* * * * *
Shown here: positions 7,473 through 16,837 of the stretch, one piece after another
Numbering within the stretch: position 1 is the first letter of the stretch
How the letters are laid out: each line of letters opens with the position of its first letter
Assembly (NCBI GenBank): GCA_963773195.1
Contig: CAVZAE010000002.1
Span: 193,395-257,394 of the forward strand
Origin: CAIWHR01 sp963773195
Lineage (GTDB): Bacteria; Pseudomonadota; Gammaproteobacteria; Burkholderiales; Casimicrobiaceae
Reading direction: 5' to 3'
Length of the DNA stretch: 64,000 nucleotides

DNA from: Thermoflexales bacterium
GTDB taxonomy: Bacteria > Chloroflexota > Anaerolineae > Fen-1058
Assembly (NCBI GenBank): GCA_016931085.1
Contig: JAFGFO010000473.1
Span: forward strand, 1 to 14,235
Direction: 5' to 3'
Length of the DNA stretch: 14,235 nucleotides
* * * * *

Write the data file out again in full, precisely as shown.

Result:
Shown here: positions 7,473 through 16,837 of the stretch, one piece after another
Numbering within the stretch: position 1 is the first letter of the stretch
How the letters are laid out: each line of letters opens with the position of its first letter
Assembly (NCBI GenBank): GCA_963773195.1
Contig: CAVZAE010000002.1
Span: 193,395-257,394 of the forward strand
Origin: CAIWHR01 sp963773195
Lineage (GTDB): Bacteria; Pseudomonadota; Gammaproteobacteria; Burkholderiales; Casimicrobiaceae
Reading direction: 5' to 3'
Length of the DNA stretch: 64,000 nucleotides

DNA from: Thermoflexales bacterium
GTDB taxonomy: Bacteria > Chloroflexota > Anaerolineae > Fen-1058
Assembly (NCBI GenBank): GCA_016931085.1
Contig: JAFGFO010000473.1
Span: forward strand, 1 to 14,235
Direction: 5' to 3'
Length of the DNA stretch: 14,235 nucleotides